On this, Rabbi Lichtenstein doesn't seem to offer a more potent response than to "play down" severity of this decadence by writing: "Must we, may we, be so radically judgmental as we deplore certain lapses in religious motivation and result?"

This is actually one of the "4 kushyos" that Rabbi Lichtenstein presents in the main rebuttal paragraph and the only one in which he addresses, in general terms, what Rabbi Feldman wrote. The other 3 "kushyos" address what Rabbi Feldman did not write. They are:

    1. At one end of the spectrum, is it indeed desirable– or even possible–to engage in a foray of utter denial of Jewish worth to what the Zionist enterprise, albeit regarded as a monolithic behemoth, hath wrought?

    2. Is the reclamation of Eretz Yisrael, accompanied by gradual progress towards rov yoshvehah alehah, Jewishly neutral?

    3. Can we blandly overlook the infant country’s commitment to kelitah, arguably the most monumental initiative of post- Biblical chesed, as if only atheists and Christians valued caritas?

In general, Rabbi Lichtenstein is asking: Is there nothing positive that we can say about the Zionist enterprise?

I don't want to get bogged down in specific refutations here, but I would (to be very brief) say the following (note- I am not speaking for Rabbi Feldman): For question 1 - nobody has denied that there are some positive aspects to appreciate BUT - for questions 2 and 3 - these 2 "achievements" (if they are indeed 2) have not been absolute virtues. The Zionist enterprise has seen to it that they have come at a heavy price to the spiritual well being of the population. The argument can certainly be made that to the extent that the Jewsih character of the state is vibrant is in spite of it and not because of it.

I am not certain when Rabbi Feldman wrote the included essays, but they were not all written yesterday. I mentioned that they focus on the "vacuity" of a secular based ideal and how it can be shown to have contributed to a very noticable breakdown in society. Current events show us that this is only "the beginning". Rabbi Feldman's essays evidently pre-dated a society which, on the one hand, can expel a Hesder Torah institution because it did not retroactively want to condemn those who protested throwing Jews from their homes and, on the other hand, an ex-soldier passes more than 2000 highly sensitive security documents into the hands of hostile media sharks. Our enemies can shoot rockets at us with impiunity and we can barely respond and our government bows to foreign rulers to halt all construction in much of our land. "We are still subservient to Achashverosh!" (TB Megilah 14a) Consequently, one thing Rabbi Feldman did not emphasize, is that the vacuity of Zionism has currently not only perpetrated a breakdown of society at large, but we are experiencing what is being called a post-Zionist era. In other words, secular Zionism has destroyed itself!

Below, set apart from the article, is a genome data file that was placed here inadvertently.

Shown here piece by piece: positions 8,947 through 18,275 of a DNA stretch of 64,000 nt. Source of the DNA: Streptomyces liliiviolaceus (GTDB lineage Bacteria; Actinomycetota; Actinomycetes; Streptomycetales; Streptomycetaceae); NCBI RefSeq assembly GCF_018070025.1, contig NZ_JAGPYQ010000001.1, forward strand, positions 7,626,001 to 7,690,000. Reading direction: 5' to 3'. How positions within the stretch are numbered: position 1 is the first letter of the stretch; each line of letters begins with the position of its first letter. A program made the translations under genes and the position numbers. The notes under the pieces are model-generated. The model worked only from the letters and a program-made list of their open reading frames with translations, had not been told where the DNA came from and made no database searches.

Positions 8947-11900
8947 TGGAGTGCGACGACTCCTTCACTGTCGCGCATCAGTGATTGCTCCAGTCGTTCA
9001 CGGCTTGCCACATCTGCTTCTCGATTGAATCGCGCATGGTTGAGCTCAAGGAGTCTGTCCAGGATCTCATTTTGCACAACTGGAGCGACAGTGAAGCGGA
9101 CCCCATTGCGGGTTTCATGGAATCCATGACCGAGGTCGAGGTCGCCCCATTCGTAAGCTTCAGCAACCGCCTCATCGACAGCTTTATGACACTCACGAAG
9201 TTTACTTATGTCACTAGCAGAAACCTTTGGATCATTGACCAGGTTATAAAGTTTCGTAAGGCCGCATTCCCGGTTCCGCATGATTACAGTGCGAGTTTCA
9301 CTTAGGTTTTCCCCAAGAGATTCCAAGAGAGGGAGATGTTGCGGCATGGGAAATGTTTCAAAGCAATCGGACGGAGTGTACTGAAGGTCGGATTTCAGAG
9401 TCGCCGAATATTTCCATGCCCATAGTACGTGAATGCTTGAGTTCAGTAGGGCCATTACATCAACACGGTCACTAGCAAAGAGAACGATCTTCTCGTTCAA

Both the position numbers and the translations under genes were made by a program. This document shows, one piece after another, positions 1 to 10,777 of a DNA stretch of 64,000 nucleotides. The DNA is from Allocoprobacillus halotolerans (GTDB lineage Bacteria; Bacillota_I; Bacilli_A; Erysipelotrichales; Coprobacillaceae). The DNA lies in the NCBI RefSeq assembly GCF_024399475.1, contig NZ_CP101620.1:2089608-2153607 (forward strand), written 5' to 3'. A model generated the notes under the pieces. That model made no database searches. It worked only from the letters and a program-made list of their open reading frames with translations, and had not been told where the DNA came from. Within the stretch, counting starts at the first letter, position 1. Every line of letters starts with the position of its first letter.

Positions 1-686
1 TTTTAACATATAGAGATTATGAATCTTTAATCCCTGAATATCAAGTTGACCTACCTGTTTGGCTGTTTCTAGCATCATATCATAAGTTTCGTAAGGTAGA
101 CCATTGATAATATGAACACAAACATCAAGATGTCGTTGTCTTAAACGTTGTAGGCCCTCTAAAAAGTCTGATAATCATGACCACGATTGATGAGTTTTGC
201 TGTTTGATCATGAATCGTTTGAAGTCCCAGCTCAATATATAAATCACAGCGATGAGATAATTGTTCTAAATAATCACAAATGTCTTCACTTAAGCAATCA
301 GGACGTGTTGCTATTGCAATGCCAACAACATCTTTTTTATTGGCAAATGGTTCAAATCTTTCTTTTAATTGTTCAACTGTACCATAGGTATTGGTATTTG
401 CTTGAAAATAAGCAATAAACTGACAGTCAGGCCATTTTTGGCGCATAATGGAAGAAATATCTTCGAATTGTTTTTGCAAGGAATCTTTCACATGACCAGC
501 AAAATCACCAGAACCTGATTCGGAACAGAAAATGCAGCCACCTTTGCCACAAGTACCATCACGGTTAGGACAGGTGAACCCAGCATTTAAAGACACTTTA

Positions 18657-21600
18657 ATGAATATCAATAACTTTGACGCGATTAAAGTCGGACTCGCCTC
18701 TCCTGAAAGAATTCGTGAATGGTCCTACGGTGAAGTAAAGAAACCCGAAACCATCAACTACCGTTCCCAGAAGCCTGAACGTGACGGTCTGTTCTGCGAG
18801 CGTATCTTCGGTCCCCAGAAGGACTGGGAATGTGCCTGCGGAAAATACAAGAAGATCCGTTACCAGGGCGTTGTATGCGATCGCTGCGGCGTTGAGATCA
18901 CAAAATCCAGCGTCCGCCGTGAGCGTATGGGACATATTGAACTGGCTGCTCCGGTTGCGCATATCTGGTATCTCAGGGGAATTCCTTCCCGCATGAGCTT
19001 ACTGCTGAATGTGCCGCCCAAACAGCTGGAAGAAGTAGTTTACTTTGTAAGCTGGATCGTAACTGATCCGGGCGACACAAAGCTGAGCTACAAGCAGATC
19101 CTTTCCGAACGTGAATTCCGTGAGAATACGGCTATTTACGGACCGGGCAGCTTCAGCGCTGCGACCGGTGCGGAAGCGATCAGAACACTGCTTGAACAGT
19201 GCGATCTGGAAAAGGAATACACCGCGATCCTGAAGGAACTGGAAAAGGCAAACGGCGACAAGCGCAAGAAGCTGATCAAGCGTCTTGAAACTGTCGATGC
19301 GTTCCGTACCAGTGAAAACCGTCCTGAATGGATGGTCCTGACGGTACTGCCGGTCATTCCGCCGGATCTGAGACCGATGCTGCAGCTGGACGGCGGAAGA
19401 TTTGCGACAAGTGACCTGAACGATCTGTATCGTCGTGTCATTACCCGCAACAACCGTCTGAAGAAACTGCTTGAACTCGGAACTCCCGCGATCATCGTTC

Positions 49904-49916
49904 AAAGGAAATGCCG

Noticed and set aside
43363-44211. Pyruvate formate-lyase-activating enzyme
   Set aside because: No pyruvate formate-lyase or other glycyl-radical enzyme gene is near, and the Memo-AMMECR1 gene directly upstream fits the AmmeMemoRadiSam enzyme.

Rabbi Lichtenstein, whose essay is much more current, doesn't seem to acknowledge this new reality and the dangers that it poses. He merely decries that Rabbi Feldman does not acknowledge the "modicum" of benefits.

And when I read this "criticism" in his essay, I could not chase away from my mind a legend that is brought in Chovos HaLevavos (Shaar Kniah 6):

There was an incident of a certain pious man who was strolling with his students and they chanced upon the putrid carcass of a dog. The students exclaimed, "Oh, how putrid is this carcass!" And the pious one retorted, "Ah, but how white are his teeth!"

Now, it is clear that the pious Jew in no way negated the observation of his students. He merely was trying to teach them to see the good side in everything. But this is merely a philosophical lesson, not an excuse for folly. I would tend to doubt that the pious man was ready to pick up the dog's carcass and bring it home to his wife and when she says: "Don't you walk in here with that putrid carcass", he will say, "But, look how white are his teeth!"

And so, by "exposing the vacuity of secular Zionism", I hear Rabbi Feldman saying the obvious: "How putrid is this carcass!" And now I hear Rabbi Lichtenstein, not negating the observation of Rabbi Feldman, but assuming the role of the pious Jew and telling us: "Ah, but how white are his teeth!"

And, now we discuss the second section: Feminism.

By way of summary, I would like to submit that perhaps this section of the book was not aptly titled. It could more aptly be called "Liberal Orthodoxy" because that is the underlying catalyst of Orthodox feminism. Feminism is the effect but liberal mindedness is the cause. Accordingly, Rabbi Feldman devotes 3 chapters to this issue. All of which, essays written at different times for different audiences, point out the inconsistencies in the feminist approach to mitzvos which serve to cast aspersions on the true sincerity and spiritual altruism that the protagonists lay claim to.